Forgive me, but I?m not prepared to join this walk down Great Umbrage Street just yet. Yes, it?s ugly out there. But is this worse than four years ago, when Obama was accused by the GOP vice presidential nominee of ?palling around with terrorists?? Or eight years ago, when Democratic nominee John Kerry was accused of falsifying his Vietnam War record?Bullies don't like it when their targets punch back, which is why the GOP is apoplectic right now. I mean, their reaction to Biden's "chains" thing is comically hysterical. And Mitt Romney is genuinely unhinged.
What?s different this time is that the Democrats are employing the same harsh tactics that have been used against them for so long, with so much success. They have ceased their traditional response of assuming the fetal position when attacked, and Obama?s campaign is giving as good as it gets ? and then some.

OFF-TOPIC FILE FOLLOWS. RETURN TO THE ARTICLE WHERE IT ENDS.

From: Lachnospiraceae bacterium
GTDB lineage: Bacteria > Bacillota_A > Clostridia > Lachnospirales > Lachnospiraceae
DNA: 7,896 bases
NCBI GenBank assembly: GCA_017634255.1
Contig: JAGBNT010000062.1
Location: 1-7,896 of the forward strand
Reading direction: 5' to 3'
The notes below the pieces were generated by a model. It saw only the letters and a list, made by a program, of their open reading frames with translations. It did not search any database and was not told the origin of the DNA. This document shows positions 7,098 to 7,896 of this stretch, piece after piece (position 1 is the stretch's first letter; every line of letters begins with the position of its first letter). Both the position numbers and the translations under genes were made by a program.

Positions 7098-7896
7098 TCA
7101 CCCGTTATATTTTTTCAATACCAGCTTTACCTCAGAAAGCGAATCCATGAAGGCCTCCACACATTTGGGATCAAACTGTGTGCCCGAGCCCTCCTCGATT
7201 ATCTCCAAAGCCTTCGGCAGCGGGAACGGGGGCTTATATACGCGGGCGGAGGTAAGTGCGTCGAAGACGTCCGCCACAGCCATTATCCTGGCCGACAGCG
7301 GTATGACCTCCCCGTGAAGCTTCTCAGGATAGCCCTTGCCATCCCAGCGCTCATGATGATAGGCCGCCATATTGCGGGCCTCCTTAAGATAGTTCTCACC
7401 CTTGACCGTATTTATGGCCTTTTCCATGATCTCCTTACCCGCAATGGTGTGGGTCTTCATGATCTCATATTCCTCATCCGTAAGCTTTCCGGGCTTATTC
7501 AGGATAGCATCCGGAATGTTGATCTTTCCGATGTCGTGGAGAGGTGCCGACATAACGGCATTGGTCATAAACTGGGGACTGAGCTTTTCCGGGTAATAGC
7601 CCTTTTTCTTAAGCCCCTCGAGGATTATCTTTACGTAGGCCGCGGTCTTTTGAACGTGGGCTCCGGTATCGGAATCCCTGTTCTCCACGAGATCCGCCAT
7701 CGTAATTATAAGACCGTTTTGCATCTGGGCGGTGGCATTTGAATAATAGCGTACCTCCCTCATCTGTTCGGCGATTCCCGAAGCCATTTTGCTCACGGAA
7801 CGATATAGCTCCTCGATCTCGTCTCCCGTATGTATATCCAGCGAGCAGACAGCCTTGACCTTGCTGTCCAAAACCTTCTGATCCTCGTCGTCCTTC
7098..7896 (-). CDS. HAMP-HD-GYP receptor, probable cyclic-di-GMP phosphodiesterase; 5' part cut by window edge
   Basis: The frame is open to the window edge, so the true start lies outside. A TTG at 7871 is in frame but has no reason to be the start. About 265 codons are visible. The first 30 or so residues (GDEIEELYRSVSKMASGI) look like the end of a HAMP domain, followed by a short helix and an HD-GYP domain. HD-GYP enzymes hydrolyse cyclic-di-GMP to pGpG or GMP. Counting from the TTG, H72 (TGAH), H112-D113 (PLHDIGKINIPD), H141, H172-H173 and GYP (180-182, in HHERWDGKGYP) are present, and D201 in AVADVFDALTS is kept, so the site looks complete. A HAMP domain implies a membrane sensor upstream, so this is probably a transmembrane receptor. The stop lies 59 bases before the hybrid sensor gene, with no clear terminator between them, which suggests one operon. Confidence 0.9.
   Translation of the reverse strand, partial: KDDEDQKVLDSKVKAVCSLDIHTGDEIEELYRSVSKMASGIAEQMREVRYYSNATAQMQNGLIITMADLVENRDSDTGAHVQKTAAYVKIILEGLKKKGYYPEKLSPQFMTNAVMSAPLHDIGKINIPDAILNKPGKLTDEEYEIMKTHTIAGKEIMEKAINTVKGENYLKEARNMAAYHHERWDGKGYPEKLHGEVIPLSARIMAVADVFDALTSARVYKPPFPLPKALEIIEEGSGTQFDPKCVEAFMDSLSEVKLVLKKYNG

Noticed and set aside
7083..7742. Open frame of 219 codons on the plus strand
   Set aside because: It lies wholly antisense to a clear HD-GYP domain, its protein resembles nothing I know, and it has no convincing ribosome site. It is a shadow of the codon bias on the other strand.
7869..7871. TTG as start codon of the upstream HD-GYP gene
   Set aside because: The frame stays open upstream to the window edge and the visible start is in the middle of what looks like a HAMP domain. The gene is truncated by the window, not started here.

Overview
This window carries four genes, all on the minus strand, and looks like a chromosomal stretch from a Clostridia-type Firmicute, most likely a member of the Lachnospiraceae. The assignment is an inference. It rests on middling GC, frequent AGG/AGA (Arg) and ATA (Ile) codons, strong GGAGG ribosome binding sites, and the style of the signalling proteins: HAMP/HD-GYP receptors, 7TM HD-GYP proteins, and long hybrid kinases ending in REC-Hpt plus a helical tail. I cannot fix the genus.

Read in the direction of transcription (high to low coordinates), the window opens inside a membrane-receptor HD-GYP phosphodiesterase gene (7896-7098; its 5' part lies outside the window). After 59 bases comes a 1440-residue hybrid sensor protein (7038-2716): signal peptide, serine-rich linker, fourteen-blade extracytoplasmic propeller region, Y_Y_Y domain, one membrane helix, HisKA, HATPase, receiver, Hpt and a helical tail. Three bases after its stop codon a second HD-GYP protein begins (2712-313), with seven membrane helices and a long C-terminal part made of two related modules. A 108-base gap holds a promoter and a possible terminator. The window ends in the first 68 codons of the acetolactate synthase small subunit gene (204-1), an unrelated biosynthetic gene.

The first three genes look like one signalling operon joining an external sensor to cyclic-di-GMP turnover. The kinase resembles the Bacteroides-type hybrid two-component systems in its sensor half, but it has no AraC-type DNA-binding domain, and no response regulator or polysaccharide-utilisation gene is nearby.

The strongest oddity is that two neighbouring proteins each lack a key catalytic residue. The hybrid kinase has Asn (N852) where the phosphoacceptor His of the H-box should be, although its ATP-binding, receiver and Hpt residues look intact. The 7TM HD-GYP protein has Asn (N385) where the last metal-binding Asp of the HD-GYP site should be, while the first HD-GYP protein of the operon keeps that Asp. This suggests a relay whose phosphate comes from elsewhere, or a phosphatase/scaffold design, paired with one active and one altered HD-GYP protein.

I'm not sure why Republicans think that crying and whining about the big bad meanie Democrats is such a political winner. It never worked when Democrats tried it (just ask John Kerry).
Of course, the media punditry getting the vapors was nowhere to be found when Romney systematically mowed down his primary opposition. Or, for that matter, for decades of GOP smear campaigning. It wasn't the media who called out Lee Atwater for his "naked cruelty" against Michael Dukakis in 1988. It was Lee Atwater himself.
But let them kvetch on their fainting couches. We finally have Democrats who have learned from a long line of Republican no-holds-barred strategists?from Atwater to Karl Rove. And if there's one thing that bullies hate most, it's being on the receiving end of their own tactics.